An Island of Gambling

Apologies for the delay in recent blogs. I have been a tad busy. And also I didn’t want to blog anything new that would get lost amidst the 2014-15 blogs.

Golden Week in October is sorted for 2019. Eleanor and I have tickets to go with my parents to see Japan v Ireland in the Rugby World Cup in Japan!!!

2018 Golden Week in October was spent in Macau. As Eleanor liked to tell everyone, we were taking her to a gambling den. And as we told everyone, we weren’t there to gamble.

We flew into Macau from Wuxi. An early morning flight had been booked so that we could make the most of our Tuesday- Friday stay. We felt that we didn’t need more than that. We also did our usual – travel to a place with no local currency. Apart from the time 2 years ago in Kota Kinabalu airport when that backfired on me, it has never been a problem…

On arrival, we got off the plane, we hadn’t even gone through immigration and we saw an ATM. Martin puts his card in. But he is asked for his Chinese ID. We try putting the passport on the area indicated. But no such luck. We go through immigration, notch up another stamp in our passports and go to another cash point. Still the same message.

As we were staying at the Holiday Inn in Cotai, Taipa, which was attached to a casino. The hotels on “the strip” offered a free shuttle bus service. The journey between airport and hotel was about 10-15 minutes.

We checked in, went in search of another cash point and lunch. We found a cashpoint in the shopping mall attached to our hotel and Martin put in all the cards he had brought with him. All his Chinese bank cards. Each card declined to give him the money, each time requesting CHINESE ID. An ID he didn’t have. I pulled out my trusty UlsterBank Visa debit card, entered the pin and was rewarded with Macanese Pataca. The reason was simple. Taking out money from a Chinese bank account needed Chinese ID because of money laundering. There had been a large number of currency exchangers in the airport all advertising good rates for RMB. Now we understood why.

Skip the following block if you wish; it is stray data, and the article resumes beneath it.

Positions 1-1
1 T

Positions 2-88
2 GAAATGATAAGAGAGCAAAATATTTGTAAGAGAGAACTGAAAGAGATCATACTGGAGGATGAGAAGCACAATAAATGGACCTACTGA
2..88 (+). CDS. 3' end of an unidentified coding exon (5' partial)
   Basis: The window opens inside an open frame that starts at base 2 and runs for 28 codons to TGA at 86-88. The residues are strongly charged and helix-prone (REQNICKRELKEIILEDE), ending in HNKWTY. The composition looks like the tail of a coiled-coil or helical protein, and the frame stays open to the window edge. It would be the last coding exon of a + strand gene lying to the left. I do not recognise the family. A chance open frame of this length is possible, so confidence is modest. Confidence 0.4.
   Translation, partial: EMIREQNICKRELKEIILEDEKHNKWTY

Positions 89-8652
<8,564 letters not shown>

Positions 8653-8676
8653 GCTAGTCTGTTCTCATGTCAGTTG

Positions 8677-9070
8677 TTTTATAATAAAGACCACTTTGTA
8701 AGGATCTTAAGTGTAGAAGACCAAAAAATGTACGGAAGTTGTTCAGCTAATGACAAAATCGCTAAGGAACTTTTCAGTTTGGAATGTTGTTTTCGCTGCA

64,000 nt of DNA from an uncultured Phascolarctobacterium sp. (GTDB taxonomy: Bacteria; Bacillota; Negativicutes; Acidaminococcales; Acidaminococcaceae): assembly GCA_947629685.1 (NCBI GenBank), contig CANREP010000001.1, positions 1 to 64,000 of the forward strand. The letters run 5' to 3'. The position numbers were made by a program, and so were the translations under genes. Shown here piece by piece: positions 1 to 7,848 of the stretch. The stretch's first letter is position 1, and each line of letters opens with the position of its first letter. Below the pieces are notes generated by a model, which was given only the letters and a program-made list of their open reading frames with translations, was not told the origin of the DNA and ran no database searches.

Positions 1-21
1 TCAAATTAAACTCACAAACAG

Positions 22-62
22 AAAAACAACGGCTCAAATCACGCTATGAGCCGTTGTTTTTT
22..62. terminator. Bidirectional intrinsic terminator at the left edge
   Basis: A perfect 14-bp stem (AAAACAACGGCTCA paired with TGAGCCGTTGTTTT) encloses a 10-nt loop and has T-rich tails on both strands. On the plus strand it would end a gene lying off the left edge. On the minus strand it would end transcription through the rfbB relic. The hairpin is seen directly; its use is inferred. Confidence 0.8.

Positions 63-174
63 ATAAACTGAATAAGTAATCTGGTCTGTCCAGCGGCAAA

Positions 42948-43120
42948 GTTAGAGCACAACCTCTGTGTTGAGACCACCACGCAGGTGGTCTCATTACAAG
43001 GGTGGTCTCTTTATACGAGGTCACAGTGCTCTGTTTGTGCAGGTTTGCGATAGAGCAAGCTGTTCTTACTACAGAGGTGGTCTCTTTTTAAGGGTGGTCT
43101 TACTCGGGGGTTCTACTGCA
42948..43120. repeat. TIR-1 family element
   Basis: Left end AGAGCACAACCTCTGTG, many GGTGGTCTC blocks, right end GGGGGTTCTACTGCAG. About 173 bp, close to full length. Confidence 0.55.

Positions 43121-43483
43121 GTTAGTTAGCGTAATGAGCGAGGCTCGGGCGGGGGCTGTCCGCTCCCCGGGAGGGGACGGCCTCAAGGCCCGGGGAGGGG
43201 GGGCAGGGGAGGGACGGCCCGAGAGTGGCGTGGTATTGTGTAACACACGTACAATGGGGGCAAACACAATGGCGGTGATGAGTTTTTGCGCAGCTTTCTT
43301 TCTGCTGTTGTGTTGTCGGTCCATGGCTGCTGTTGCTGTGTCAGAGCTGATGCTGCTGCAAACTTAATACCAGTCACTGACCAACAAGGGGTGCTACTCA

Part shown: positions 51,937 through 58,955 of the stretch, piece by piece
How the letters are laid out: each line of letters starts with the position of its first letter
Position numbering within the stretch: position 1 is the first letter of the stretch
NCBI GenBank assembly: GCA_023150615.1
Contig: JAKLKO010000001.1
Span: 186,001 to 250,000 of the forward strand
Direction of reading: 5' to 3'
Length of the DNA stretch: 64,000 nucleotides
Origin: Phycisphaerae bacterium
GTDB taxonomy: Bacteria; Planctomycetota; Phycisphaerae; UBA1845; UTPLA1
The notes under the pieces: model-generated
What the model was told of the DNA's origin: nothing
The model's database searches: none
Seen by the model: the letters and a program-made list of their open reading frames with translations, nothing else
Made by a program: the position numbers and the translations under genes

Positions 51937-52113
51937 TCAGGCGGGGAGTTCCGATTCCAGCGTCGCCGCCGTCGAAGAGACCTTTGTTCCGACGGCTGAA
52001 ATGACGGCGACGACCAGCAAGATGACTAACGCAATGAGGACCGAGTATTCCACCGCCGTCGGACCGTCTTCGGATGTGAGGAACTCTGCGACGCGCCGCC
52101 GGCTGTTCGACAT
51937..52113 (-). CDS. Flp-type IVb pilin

Thankfully we now had cash and our union pay cards worked in shops. But our alipay and wechat pay didn’t work because again we didn’t have Chinese ID and we weren’t on the mainland. We had McDonalds for lunch and then we went out to explore.

Casino after casino and shopping mall after shopping mall, once you saw one shopping mall you had seen them all.

We had dinner in an Italian restaurant at the Sheraton as a family. The reason I mention that is that we were one of the only mother and daughter pairs joined by husband/father. It was clear that the women and children were left to their own expensive habits while the men went to the casinos. We didn’t step into a casino once.

The next day we went sightseeing to see old Macau. The shuttle bus dropped us off and we followed the hordes of people up to see the Ruins of St Paul’s.

A 17th Century Cathedral built between 1602-1640. It stands on a hill overlooked by Mount Fortress, now a museum. Neither Martin nor Eleanor are keen on throngs of people all jostling for position in the heat so I took photographs and we then disappeared into the coolness of the museum. It charted the differences in Eastern and Western cultures, the similar discoveries and the timelines together with explaining Macau’s culture, history and architecture.

Of course we had come on a national holiday which explained the bustling old town, but these were tourists with suitcases going up and down the cobbled streets. The mainlanders had come to shop tax free.